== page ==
Description A dramatic play of light and shadow can add an emotional charge to the depiction of an event. This was the great lesson that Eeckhout absorbed from his teacher Rembrandt van Rijn in the late 1630s and was still using in 1664, when he signed and dated this painting. This is especially effective for representing contact between the human and the divine-here, the appearance of an angel to the Roman centurion Cornelius (Acts of the Apostles). The angel tells him to seek out St. Peter, who will then preach to him about Christ. Eeckhout also adopted Rembrandt's use of details to engage the viewer, such as the centurion's gestures of submission to greater authority-arms crossed on the chest and his officer's ceremonial war axe laid on the ground. The cistern at the left foreshadows Cornelius's baptism by St. Peter.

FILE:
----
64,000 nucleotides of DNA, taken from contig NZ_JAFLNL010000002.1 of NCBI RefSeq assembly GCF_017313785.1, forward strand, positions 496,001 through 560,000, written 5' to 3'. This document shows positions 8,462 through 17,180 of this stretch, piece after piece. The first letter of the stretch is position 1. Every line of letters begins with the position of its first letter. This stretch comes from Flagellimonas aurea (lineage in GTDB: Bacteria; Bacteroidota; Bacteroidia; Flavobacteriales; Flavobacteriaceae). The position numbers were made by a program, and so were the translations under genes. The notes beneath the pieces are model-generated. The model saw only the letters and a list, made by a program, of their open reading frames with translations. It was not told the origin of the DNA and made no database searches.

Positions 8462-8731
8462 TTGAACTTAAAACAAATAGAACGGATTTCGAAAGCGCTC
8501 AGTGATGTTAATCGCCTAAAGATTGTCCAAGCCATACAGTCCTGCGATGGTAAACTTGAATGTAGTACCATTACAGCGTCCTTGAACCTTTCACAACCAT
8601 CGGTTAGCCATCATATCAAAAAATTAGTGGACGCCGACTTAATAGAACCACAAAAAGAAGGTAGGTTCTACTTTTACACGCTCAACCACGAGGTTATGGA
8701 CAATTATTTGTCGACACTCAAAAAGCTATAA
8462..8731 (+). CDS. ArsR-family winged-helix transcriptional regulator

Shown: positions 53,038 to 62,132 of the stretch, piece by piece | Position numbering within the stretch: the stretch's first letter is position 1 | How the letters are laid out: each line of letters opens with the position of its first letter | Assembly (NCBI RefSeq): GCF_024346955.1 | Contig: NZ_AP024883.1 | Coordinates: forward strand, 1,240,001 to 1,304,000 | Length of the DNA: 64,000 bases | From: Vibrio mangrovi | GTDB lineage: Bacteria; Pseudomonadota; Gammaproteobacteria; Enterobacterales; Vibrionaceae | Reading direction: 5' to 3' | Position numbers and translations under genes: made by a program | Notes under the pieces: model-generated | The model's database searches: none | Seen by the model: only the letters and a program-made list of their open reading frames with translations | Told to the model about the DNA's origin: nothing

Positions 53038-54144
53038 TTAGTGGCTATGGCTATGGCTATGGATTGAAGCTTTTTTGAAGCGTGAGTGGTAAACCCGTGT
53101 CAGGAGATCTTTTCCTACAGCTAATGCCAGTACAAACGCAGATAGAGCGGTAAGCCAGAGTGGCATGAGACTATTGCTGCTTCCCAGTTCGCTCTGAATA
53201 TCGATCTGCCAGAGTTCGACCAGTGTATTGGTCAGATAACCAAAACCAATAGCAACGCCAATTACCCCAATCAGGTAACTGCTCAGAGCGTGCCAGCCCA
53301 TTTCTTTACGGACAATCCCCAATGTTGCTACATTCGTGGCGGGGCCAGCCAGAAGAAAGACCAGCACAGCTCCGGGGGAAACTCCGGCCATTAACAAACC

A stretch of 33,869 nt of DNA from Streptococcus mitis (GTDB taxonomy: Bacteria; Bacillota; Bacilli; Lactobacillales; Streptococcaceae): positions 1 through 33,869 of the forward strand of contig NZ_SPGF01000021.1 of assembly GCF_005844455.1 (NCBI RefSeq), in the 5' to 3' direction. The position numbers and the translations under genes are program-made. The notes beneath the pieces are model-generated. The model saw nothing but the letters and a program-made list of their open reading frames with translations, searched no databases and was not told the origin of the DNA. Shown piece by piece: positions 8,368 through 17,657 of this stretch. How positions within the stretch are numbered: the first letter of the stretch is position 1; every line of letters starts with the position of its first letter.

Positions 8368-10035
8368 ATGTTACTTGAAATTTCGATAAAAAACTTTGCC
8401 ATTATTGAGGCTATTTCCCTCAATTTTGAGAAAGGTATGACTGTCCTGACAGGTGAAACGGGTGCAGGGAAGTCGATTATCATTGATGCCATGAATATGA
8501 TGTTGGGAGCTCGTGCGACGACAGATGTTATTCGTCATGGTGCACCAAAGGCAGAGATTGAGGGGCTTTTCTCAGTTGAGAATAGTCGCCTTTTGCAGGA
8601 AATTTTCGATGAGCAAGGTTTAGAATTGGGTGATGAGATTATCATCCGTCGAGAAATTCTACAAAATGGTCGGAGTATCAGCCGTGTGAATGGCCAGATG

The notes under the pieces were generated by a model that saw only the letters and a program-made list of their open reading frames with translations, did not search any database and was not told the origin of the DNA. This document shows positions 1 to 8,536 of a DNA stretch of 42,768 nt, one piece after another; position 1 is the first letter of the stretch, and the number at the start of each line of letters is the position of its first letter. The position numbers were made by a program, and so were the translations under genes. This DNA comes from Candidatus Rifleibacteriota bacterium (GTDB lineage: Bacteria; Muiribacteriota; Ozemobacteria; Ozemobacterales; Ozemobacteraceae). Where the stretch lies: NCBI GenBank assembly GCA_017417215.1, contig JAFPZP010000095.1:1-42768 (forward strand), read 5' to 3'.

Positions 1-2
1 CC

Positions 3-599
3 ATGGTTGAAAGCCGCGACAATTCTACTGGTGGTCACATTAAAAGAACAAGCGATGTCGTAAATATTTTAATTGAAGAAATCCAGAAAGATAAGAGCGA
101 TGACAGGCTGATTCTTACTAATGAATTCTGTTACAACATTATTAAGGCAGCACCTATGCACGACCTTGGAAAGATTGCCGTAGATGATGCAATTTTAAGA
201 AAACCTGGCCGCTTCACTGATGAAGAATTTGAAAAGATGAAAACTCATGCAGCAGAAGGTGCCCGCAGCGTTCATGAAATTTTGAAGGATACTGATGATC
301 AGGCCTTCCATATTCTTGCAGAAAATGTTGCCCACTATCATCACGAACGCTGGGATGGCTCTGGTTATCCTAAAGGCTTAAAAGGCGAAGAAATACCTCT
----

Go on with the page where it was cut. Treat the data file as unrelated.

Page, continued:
Provenance Justice James A. Murnaghan, Dublin; Walters Art Museum, 1973, by gift [from the Dr. Francis D. Murnaghan Fund].
Credit Gift of the Dr. Francis D. Murnaghan Fund, 1973
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